Alaska Fish & Wildlife News
Canine Volunteers Help Biologists Monitor Birds
Mack was running over the high alpine grass and crowberries with his nose to the ground. As his search intensified he focused entirely on the scent. After mere seconds Mack froze, dead in his tracks, head swung to the left, nose pointing at the target. Mack and his owner were conducting a high alpine brood survey for ptarmigan, and he had just located one hen willow ptarmigan and her brood of six chicks. Mack is no ordinary ADF&G volunteer, he is one of many pointing dogs being used by the ADF&G’s Small Game Program to conduct the first year of brood surveys for ptarmigan and grouse in Alaska.
Brood surveys can be successfully used by grouse and ptarmigan managers to better document chick survival and recruitment into the hunted population (population productivity). The primary goal is to estimate the number and size of broods on any given year, particularly in areas that are heavily hunted. The first two to three weeks after a chick hatches can be the most challenging period of their life. Grouse and ptarmigan broods can suffer 40-100 percent mortality depending on weather, predator abundance, food availability, and cover. Hunters and managers alike can be much better informed about population productivity by estimating the number and size of broods immediately prior to the hunting season.
Over this past winter, Program staff members have been working with passionate dog trainers, ADF&G staff, and colleagues from Norway to develop the first formal brood survey project throughout Alaska. Many of the volunteers are part of large organized dog training groups like North American Versatile Dog Association, the Arctic Bird Dog Association, and the Verein Duetsch-Drahthaar Group North America; others are volunteers unaffiliated with any club but excited to help and to offer their dogs to support the management of Alaska’s upland game birds.
In Norway, these surveys are used as the primary means to monitor grouse and ptarmigan populations. For nearly fifty years, 500 volunteers have completed surveys in their local communities and have used it as an opportunity to train their dogs. Our Norwegian partners were extremely helpful in developing the current protocol in Alaska.
However, without the engagement of passionate local Alaskans this project would never have hit the field. Over the winter of 2015-2016, nearly 20 dog trainers and avid grouse and ptarmigan hunters signed up as official State of Alaska volunteers. There were several meetings with the group to discuss and tweak the protocol, timing and logistics, and finally drive out to the field locations to conduct surveys in late June and July.
For the first year of the project, Program staff focused on locations that receive some of the heaviest grouse and ptarmigan hunting pressure. Specifically, we were interested in documenting brood numbers and size for rock and willow ptarmigan near Eagle Summit (Steese Highway), Denali Highway, and Hatcher Pass. We were also interested in sharp-tailed grouse broods near Delta Junction.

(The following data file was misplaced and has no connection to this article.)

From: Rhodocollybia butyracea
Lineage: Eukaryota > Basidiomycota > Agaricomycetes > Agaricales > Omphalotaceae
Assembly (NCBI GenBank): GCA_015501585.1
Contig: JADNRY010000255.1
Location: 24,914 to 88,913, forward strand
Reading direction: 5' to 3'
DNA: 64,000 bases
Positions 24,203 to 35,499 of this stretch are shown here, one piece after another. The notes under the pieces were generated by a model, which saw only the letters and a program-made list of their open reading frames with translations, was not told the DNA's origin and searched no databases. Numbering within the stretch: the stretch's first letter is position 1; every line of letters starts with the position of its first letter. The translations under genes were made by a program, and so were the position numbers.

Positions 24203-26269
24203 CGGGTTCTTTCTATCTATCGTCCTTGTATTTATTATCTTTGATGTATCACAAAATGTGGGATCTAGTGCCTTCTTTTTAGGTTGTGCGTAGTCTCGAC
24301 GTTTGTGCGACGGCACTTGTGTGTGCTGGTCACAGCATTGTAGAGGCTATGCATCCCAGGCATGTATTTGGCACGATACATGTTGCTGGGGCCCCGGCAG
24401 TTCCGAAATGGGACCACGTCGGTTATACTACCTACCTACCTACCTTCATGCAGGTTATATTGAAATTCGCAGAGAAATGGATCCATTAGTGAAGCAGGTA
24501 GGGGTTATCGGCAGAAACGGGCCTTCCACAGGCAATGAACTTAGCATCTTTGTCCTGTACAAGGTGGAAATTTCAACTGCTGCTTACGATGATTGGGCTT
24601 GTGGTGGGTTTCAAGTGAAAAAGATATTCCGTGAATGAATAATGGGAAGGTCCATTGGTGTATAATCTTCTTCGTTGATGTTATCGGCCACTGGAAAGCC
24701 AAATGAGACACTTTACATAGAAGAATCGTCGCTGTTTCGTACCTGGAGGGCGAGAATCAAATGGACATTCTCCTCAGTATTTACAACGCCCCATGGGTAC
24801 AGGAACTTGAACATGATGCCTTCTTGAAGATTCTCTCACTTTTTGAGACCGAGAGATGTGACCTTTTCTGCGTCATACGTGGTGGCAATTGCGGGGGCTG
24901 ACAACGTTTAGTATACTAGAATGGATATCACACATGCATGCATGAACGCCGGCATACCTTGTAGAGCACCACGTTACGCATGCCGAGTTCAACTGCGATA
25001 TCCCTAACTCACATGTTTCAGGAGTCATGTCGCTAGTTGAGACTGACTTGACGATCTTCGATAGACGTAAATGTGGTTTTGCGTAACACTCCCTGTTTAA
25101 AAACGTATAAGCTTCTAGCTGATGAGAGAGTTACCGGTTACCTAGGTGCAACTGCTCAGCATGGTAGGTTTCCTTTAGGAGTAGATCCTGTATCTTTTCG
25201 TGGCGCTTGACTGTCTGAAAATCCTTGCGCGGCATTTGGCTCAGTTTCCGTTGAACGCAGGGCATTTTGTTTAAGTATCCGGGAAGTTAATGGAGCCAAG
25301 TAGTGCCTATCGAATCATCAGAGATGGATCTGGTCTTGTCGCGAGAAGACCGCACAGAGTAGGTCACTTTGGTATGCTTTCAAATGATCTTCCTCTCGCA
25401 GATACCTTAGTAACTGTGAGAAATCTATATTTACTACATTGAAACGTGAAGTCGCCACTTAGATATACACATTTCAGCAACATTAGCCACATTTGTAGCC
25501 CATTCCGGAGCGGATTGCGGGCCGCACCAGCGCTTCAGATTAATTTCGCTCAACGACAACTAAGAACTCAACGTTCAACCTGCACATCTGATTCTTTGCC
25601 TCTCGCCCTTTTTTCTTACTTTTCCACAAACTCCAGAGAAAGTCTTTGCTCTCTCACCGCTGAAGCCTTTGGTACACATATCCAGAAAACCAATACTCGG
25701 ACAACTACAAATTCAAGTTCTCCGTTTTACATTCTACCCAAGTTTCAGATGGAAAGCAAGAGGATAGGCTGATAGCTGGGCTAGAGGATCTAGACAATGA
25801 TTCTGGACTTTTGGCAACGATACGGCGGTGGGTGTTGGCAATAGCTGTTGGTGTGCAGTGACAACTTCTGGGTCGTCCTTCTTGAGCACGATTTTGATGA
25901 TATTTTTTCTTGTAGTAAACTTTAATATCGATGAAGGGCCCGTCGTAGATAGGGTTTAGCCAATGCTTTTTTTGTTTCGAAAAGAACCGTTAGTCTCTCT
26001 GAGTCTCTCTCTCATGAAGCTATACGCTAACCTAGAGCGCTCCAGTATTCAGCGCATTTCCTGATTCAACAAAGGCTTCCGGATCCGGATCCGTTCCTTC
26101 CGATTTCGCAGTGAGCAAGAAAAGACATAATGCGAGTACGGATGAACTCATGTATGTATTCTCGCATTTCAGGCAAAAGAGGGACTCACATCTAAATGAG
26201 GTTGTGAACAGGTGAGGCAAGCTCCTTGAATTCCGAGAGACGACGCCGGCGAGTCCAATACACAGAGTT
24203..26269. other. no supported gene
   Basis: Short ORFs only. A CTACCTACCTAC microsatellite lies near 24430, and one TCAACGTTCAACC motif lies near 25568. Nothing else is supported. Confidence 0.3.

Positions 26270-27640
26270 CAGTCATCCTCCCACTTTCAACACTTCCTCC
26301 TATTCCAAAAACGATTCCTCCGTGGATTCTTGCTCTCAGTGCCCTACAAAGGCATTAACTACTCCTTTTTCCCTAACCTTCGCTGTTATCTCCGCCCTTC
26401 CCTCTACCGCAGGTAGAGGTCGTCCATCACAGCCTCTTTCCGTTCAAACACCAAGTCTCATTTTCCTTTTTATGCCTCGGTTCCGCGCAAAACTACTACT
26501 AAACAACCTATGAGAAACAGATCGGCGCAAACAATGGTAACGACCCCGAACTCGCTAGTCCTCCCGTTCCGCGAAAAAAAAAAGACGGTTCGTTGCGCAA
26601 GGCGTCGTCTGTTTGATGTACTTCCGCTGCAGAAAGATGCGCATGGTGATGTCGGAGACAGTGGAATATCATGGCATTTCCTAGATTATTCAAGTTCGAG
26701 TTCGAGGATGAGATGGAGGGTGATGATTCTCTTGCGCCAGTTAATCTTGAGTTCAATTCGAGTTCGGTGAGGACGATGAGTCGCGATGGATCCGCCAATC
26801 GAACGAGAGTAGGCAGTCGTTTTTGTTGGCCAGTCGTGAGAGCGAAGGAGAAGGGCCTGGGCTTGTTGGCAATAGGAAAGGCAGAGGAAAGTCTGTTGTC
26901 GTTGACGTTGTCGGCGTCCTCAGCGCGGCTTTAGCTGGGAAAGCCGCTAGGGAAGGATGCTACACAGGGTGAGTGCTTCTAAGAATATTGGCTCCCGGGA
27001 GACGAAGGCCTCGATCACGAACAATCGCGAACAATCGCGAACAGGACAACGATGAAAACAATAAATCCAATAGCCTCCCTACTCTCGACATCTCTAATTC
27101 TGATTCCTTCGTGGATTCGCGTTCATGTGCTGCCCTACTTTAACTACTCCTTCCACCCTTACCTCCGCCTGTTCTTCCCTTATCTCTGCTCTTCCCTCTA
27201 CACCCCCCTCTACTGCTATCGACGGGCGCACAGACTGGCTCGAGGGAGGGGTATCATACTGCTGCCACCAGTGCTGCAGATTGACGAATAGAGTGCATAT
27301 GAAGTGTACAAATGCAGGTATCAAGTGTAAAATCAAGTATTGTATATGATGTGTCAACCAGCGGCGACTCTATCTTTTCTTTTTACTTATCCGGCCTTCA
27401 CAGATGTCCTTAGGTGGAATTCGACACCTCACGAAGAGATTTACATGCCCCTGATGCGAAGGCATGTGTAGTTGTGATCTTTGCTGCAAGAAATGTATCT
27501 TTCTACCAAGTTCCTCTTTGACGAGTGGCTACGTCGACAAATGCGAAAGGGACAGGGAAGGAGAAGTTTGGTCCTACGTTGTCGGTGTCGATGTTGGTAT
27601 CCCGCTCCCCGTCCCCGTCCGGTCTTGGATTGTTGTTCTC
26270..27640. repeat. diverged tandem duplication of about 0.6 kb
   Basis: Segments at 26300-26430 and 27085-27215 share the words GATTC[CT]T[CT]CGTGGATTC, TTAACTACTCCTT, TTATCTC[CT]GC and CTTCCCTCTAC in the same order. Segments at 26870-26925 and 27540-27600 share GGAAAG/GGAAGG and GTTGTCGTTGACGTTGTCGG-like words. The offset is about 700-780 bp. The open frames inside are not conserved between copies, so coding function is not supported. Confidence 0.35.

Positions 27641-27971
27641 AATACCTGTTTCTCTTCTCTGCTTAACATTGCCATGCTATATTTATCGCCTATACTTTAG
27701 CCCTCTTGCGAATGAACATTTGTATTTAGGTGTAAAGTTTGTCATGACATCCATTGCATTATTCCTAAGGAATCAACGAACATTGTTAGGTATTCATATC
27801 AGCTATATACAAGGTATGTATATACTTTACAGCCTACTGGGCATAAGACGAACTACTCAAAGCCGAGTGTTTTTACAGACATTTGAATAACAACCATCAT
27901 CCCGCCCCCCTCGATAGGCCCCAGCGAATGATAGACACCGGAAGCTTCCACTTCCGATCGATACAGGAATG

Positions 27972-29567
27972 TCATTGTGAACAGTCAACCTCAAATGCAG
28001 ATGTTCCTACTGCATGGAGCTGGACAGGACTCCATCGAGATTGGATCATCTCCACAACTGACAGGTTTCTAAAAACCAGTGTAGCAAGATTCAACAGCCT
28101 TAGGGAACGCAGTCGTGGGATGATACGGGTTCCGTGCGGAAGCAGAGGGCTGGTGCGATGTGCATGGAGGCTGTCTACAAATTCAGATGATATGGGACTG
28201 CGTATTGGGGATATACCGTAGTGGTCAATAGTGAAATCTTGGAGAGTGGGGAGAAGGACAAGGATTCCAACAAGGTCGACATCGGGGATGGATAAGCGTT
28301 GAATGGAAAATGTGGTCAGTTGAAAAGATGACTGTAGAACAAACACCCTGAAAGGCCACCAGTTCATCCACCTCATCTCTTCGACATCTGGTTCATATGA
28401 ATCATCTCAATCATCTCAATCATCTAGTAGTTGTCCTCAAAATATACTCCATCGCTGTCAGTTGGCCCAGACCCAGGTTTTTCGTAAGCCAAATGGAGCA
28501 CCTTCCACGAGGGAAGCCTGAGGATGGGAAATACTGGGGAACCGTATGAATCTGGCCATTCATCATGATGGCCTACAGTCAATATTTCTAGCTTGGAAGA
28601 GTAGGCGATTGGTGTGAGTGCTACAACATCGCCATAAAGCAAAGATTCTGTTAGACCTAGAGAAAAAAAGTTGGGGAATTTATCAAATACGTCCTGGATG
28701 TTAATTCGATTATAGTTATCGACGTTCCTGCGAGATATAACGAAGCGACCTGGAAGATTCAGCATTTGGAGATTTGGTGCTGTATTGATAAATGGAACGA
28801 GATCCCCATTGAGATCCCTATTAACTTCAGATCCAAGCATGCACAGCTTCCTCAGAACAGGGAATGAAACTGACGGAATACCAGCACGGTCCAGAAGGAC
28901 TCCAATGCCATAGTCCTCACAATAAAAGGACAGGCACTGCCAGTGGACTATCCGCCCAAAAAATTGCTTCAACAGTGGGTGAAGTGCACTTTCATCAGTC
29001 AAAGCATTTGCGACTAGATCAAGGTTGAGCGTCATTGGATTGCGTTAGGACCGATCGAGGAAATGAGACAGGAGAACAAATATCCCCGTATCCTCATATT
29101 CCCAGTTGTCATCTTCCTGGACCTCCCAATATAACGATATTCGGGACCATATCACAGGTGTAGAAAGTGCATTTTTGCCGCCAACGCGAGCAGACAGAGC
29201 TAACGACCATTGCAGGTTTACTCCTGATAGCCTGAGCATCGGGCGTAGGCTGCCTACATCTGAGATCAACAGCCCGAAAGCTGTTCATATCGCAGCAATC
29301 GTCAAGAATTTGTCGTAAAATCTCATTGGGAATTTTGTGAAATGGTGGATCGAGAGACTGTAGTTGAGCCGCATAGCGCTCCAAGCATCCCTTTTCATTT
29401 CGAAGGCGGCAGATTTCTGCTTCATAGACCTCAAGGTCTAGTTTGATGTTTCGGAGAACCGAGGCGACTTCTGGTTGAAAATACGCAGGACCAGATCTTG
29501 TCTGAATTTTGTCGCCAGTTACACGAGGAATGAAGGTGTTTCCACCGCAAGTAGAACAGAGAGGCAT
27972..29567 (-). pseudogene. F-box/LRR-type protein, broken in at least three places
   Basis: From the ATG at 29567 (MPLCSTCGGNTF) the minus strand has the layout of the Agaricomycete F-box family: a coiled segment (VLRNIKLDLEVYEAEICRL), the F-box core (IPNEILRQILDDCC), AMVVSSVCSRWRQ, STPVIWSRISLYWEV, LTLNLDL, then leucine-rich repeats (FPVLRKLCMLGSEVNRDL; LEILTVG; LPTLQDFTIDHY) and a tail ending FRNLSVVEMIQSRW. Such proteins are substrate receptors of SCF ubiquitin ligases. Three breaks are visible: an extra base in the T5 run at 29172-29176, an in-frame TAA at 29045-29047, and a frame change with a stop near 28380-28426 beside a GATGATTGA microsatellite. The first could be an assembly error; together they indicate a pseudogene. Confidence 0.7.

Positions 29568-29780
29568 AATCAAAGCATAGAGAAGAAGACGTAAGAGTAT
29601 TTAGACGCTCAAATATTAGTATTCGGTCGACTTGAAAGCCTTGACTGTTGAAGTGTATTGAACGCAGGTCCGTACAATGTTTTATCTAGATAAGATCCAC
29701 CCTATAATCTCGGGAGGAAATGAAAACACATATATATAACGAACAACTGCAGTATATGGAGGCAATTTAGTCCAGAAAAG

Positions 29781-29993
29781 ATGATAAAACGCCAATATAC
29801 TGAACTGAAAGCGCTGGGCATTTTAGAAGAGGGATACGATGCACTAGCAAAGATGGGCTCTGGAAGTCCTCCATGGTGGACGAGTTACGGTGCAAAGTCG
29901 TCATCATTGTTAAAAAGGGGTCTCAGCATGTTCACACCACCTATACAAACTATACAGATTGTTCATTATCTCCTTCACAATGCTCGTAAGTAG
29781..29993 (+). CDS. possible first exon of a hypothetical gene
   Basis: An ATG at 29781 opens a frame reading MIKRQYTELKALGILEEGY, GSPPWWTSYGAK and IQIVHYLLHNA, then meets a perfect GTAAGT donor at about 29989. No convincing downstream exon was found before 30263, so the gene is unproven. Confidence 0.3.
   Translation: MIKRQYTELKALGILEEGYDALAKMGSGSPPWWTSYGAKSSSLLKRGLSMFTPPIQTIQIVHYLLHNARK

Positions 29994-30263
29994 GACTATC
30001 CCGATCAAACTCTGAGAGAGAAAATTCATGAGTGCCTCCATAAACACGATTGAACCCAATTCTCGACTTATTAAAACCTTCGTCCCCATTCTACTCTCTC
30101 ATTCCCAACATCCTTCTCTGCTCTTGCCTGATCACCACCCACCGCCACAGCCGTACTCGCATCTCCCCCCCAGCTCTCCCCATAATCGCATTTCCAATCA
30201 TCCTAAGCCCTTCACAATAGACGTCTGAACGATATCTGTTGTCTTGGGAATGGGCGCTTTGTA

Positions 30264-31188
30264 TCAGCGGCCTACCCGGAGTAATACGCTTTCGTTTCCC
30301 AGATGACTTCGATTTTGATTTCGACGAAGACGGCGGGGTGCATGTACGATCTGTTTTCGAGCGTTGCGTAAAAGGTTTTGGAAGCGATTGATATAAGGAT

By late June and July we were ready. The weather was cooperating and broods seemed to be experiencing ideal conditions for high survival rates. Volunteers (dogs) and their owners were ready and excited after having many months away from pointing grouse and ptarmigan. Once at the survey locations, the dogs were eager to show up their owners and begin the work.
By the end of the season, volunteers had walked nearly 90 miles of survey transects; who knows how many miles the dogs covered… It’s safe to say the dogs deserved an extra helping of dinner at the end of each day. The dogs were highly successful and pointed many brood groups. Their owners, in addition to walking up and over many steep ravines, shrubby creek bottoms, and wet grass were also able to provide very positive feedback on how to make the project more successful.
The data that these volunteers collected will give Program staff and local ADF&G biologists considerably more insight into these popular resources. Biologists will now have yearly estimates of relative abundance as well as population productivity. In addition, biologists will have a better understanding of areas utilized by broods and be much better informed when interacting with the hunting public.
The Program has begun to rely heavily on passionate, engaged, and informed volunteers to complete several large projects. Despite being a very “small” program (two fulltime staff statewide), it has been able to provide a considerably larger value to the hunting public, managers, and the regulatory process through the countless hours and dedication of its volunteers. It is these volunteers that have become the ambassadors for the Alaska Small Game Program. This year alone volunteers have logged nearly 500 hours for the benefit of research, spring breeding surveys, and of course summer brood surveys.
If joining this tireless team interests you or someone you know please contact your local small game biologist in Fairbanks (Cameron Carroll, 907.459.7237) or Palmer (Rick Merizon, 907.746.6333).
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